By John Keegan and Henry Tran
Continuing with Michael's increasing mental breakdown, the show has ventured into auditory hallucinations. Listening to instructions from a drive-thru ordering machine may be unorthodox, but that's par for the course with a show like this. It leads to a subplot that doesn't really go anywhere, and exposes the weakest part of the plot (the conspiracy) as well.
If it turns out the conspiracy is a product of Michael's overactive imagination, then investigating the Westerfield case could be regarded as an introduction to what's really happening with Michael and his family. Otherwise, it's a dead end. Hannah and Rex make small appearances in the episode so this is showing a pair of cases that once again caters to Michael's specific skills as a detective.
Both cases presented to the detectives seem to be solved easily. A girl throws herself off a roof, and the last person who saw her alive is booked because they had consensual sex that looked in truth to be a rape case. A man is found buried in concrete, and it turns out to be a missing person from three years before. The cases are both tied to a concept presented in the episode called "pentimento", where an artist will draw over the initial picture with another design. The missing person case is broken by Michael in this way when he sees the dead man's brother sporting a tiger tattoo that is covering a tattoo of the Devil. The man is obviously the guilty party, although his motives hardly merited the extreme measures by which he carried out the crime. The man tried to "erase" his own brother, killing him, then taking his identity.
The young girl's suicide is an even more disturbing case. The rape by her study partner doesn't hold up when it's discovered that she had been raped before that. The suspect is really obvious here as well, with the girl's father being the one to peg for the crime. He'd been molesting and raping the girl and her sister to the point where the girl committed suicide because she was pregnant by her father. Again, she tries to "erase" what happened to her by having sex with a couple of men and pinning the pregnancy on whoever was willing to have sex with her afterwards. She can't eliminate her shame and guilt, thus leading to the suicide.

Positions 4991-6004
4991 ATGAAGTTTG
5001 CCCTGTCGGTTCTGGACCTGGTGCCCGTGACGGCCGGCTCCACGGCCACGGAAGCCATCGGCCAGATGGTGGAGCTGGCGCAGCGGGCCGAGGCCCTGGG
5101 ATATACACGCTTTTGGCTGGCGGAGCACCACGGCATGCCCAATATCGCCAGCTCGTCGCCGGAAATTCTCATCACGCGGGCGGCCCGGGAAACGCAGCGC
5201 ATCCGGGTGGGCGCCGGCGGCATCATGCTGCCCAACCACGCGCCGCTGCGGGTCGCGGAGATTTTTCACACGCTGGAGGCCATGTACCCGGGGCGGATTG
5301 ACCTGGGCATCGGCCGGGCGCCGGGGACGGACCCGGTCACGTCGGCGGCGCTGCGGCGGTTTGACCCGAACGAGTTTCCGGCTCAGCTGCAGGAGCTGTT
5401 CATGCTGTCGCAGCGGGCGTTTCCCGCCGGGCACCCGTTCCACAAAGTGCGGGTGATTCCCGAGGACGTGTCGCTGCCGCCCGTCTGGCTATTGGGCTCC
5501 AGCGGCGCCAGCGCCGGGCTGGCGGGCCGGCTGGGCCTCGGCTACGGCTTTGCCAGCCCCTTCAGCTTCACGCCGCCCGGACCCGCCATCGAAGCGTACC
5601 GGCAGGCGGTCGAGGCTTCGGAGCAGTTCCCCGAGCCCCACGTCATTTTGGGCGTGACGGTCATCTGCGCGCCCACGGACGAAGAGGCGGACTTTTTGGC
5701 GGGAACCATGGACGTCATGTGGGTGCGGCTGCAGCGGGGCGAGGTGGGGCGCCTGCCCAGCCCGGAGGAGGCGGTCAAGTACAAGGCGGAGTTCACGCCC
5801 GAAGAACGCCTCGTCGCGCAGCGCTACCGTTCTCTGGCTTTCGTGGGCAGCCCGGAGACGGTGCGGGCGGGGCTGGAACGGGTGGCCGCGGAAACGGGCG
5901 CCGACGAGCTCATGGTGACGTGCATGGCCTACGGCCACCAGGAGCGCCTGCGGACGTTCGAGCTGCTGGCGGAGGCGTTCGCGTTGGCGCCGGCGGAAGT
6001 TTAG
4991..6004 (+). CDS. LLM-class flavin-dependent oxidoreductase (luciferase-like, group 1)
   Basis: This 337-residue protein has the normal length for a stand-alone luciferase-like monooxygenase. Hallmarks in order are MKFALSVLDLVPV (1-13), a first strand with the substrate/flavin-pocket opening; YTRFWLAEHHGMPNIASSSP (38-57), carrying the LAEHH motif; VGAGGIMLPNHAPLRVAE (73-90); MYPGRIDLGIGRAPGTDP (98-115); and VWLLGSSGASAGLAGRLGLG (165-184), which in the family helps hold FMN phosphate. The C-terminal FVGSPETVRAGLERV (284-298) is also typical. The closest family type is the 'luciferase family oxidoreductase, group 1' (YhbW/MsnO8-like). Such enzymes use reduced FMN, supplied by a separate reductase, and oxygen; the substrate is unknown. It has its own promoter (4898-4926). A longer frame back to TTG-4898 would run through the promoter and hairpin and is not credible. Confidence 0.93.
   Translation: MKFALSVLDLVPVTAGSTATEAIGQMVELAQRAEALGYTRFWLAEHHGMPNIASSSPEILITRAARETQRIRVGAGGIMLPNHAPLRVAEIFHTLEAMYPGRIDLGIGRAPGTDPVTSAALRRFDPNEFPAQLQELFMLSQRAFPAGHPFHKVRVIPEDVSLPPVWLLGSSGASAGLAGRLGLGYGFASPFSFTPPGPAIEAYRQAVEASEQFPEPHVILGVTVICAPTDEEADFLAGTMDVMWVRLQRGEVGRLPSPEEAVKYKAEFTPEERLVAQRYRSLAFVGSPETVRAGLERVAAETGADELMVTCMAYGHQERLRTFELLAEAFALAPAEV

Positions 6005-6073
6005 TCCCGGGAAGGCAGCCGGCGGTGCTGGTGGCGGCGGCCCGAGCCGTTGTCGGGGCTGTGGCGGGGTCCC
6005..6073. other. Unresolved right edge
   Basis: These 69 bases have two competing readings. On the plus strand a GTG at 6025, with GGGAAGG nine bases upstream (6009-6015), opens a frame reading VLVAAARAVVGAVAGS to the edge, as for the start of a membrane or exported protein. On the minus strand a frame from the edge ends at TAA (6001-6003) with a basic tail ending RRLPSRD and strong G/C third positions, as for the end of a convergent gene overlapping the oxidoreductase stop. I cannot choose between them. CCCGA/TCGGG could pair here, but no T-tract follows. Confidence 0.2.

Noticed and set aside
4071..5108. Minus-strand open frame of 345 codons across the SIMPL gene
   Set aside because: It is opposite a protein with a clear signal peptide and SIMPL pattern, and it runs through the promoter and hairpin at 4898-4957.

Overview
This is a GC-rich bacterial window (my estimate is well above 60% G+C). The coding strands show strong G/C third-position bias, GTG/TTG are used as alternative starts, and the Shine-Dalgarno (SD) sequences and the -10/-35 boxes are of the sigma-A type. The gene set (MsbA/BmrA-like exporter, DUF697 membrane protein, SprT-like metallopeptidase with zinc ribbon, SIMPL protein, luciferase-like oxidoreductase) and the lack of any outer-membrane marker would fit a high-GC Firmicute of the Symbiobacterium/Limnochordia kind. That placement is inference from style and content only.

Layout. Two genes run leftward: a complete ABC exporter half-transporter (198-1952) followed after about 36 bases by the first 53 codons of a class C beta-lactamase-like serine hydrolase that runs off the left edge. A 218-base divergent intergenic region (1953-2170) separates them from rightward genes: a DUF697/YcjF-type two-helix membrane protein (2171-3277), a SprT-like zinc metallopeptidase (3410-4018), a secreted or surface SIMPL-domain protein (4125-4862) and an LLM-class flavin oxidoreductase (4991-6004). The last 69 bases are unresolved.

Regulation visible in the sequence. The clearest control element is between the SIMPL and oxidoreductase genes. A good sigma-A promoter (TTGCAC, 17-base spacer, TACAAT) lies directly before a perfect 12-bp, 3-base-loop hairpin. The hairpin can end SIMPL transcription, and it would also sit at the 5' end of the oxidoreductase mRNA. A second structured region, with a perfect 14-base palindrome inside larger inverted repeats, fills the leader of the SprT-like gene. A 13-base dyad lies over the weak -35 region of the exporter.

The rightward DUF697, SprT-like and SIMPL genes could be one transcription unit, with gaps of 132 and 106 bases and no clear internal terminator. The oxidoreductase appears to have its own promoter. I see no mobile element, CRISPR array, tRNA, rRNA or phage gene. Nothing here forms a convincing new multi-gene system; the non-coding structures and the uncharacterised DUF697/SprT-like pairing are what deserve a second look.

It's Michael who discovers the truth by tracing something out of nothing from the clues, but Captain Harper confirms the entire sordid affair by neatly coaxing a confession out of the girl's little sister. We've seen very little of Captain Harper in both worlds on the show so this was welcome, even if the confession is police procedural cliche. Instead of talking about vagaries concerning the conspiracy, she tells the girl that women need to be strong and show little vulnerability as they grow up. Harper would know this since she is in a power position that many women don't get. This makes Captain Harper a much more well-rounded character instead of a cipher for the conspiracy plot.
I'm coming around to the theory that the conspiracy plot may be Michael's brain rationalizing his predicament after the crash. Investigating the Westerfield building yielded very little ultimately, yet Captain Harper and her compatriot claim that he's getting closer to the truth. It's hard to know what comes of it since the only connection seems to be the taco restaurant that leads Michael to the location in the first place. Also, since Michael is not present for any of the phone conversations between the captain and her co-conspirator, that lends credence to his mind working out some explanation for why the accident occurred.
The ultimate goal for the conspiracy seems to be getting Michael out of LA, and they've accomplished the first major step in doing so with his resignation from the LAPD. Does this mean the Hannah world is reality and that he has lost his son? Perhaps, but this could well be a very elaborately disguised head fake. The show seems better in my opinion if the writers can keep up the questions about which world is the real one. It could still be that neither reality is real, and that both Hannah and Rex died. Anything is really possible at this point. The ratings are getting worse apparently and more of this story is doubtful, so I'm enjoying the ride while it lasts.John Keegan is Editor-in-Chief for Critical Myth, a partner site of SciFi Vision. Henry Tran is Critical Myth's reviewer for Awake.